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The Indiana Statehouse is attempting to combat antisemitism by saying, “We will make sure Jewish students feel welcome and safe”



Indianapolis, Indiana – Speaker of the Indiana House Todd Huston made it very apparent at Organization Day at the Indiana Statehouse that his caucus will prioritize combating antisemitism on college campuses and that the House would approve a revised version of HB 1037.

”We will make sure Jewish students feel welcome and safe here,” Speaker Huston said.

This comes after HB 1037 was unanimously approved by the House in the previous session but was not approved by the Senate. Had the measure been approved, it would have defined antisemitic behavior and made antisemitism a recognized form of discrimination.

”It was a good bill last year; it’s even more appropriate this year,” Speaker Huston said.

The contentious phrase “from the river to the sea” has been seen all around campus, according to Abby Rose, the vice president of Chabad at IU. Some in the Jewish community believe it implies a demand for Israel’s destruction.

”We aren’t feeling safe, and we’ve been experiencing that a lot in Indiana,” Rose said. ”[IU] President Whitten released a statement early on after pressure from students and donors to address the antisemitism on campus, but we’ve seen a great rise in it since then.”

According to the Indianapolis Jewish Community Relations Council, there were 400% more antisemitic occurrences throughout the country in the weeks after October 7 than there were in the same period last year.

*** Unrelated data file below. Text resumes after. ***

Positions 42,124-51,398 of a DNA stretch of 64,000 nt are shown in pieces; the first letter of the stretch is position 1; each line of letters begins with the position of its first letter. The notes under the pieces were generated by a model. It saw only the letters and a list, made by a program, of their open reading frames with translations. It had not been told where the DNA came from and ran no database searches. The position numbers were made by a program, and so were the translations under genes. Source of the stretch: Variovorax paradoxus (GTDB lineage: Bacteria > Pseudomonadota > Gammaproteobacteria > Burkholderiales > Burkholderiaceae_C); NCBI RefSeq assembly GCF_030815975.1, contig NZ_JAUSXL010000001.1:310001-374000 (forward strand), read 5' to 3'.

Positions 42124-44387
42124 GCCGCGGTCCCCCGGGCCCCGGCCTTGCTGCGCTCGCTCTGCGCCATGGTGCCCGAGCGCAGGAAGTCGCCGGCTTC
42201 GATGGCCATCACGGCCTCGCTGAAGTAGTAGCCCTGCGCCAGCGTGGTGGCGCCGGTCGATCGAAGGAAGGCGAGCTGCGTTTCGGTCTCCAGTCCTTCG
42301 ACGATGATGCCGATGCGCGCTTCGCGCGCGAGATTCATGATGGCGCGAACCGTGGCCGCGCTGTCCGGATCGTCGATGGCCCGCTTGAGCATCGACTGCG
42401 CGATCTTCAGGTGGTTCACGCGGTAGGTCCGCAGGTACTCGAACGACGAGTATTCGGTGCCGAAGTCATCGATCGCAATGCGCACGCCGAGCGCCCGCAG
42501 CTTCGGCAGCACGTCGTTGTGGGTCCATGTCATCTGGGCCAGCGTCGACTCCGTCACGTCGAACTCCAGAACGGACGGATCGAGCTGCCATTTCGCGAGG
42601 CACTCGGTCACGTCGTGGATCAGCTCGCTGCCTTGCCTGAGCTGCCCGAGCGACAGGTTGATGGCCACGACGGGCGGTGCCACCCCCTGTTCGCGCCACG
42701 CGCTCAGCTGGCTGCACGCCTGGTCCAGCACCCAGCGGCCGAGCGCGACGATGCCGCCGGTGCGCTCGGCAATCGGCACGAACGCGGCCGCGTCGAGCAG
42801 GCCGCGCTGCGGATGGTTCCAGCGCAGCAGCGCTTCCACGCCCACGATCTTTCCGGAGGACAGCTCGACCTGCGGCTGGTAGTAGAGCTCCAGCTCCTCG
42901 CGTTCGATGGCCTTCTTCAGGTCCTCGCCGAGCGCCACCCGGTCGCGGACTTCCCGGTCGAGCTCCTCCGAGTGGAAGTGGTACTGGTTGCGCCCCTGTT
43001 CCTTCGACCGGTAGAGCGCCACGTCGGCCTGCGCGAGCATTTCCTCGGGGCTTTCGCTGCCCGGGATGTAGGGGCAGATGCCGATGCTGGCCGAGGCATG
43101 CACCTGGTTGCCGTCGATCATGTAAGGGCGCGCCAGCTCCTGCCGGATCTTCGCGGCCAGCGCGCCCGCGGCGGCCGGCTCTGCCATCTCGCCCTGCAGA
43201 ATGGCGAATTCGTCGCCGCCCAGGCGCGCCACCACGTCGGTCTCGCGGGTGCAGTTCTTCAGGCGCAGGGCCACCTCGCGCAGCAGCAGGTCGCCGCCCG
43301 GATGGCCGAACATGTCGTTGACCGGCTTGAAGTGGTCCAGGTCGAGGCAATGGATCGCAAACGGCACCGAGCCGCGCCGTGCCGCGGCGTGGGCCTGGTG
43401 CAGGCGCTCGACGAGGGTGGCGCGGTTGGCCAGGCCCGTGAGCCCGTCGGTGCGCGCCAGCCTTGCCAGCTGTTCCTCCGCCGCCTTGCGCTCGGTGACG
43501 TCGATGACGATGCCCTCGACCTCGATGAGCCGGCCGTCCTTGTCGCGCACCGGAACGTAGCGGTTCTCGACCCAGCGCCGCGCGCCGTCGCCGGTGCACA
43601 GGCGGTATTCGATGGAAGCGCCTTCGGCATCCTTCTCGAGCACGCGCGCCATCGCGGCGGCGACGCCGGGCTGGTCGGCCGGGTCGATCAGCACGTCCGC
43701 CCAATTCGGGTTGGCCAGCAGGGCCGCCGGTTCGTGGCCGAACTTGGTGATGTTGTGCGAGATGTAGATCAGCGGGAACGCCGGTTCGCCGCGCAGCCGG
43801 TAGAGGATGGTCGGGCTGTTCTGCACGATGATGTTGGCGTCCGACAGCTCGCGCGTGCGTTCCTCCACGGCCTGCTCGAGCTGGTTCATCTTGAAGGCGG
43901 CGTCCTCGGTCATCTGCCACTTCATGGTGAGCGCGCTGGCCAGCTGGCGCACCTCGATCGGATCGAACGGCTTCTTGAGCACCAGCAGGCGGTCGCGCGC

However, it’s unclear if a revised version of HB 1037 will pass the Senate.

”I think the House is going to work on that again,” Senate President Pro Tem Rodric Bray said. “We’ll take a look at it when it comes back over here…I haven’t spent much time on that yet.”

Senate Minority Leader Greg Taylor stated that acts of hatred directed towards Black, Muslim, and LGBTQ college students are not included in this proposal.

”If we wanted to pick out a group of people to support, that’s not the way we do things in Indiana, we should be wanting to protect everyone,” State Sen. Taylor said.

In a statement, IU said in part:

“Hate has no home at I-U and acts of antisemitism and Islamophobia will not be tolerated.” This comes two weeks after Indiana Rep. Jim Banks wrote a letter to IU President Dr. Pamela Whitten requesting information on alleged antisemitic incidents on campus. His office is requesting that information by December 1, 2023.






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